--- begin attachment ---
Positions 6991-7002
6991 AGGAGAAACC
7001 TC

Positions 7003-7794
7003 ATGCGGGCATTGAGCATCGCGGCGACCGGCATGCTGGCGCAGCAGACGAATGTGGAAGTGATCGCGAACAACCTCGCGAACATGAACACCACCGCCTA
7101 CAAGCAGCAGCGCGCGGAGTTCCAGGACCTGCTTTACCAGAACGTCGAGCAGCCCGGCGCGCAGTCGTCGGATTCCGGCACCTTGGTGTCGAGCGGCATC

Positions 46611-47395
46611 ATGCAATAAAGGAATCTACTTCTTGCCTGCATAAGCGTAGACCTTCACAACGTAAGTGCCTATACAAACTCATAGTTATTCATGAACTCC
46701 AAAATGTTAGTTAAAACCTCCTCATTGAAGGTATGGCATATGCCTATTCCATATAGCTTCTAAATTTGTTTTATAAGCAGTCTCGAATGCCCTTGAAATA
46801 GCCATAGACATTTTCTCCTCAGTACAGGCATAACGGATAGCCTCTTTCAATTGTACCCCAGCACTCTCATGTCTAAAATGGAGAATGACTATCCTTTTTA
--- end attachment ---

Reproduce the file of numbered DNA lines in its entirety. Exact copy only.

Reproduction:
Positions 6991-7002
6991 AGGAGAAACC
7001 TC

Positions 7003-7794
7003 ATGCGGGCATTGAGCATCGCGGCGACCGGCATGCTGGCGCAGCAGACGAATGTGGAAGTGATCGCGAACAACCTCGCGAACATGAACACCACCGCCTA
7101 CAAGCAGCAGCGCGCGGAGTTCCAGGACCTGCTTTACCAGAACGTCGAGCAGCCCGGCGCGCAGTCGTCGGATTCCGGCACCTTGGTGTCGAGCGGCATC

Positions 46611-47395
46611 ATGCAATAAAGGAATCTACTTCTTGCCTGCATAAGCGTAGACCTTCACAACGTAAGTGCCTATACAAACTCATAGTTATTCATGAACTCC
46701 AAAATGTTAGTTAAAACCTCCTCATTGAAGGTATGGCATATGCCTATTCCATATAGCTTCTAAATTTGTTTTATAAGCAGTCTCGAATGCCCTTGAAATA
46801 GCCATAGACATTTTCTCCTCAGTACAGGCATAACGGATAGCCTCTTTCAATTGTACCCCAGCACTCTCATGTCTAAAATGGAGAATGACTATCCTTTTTA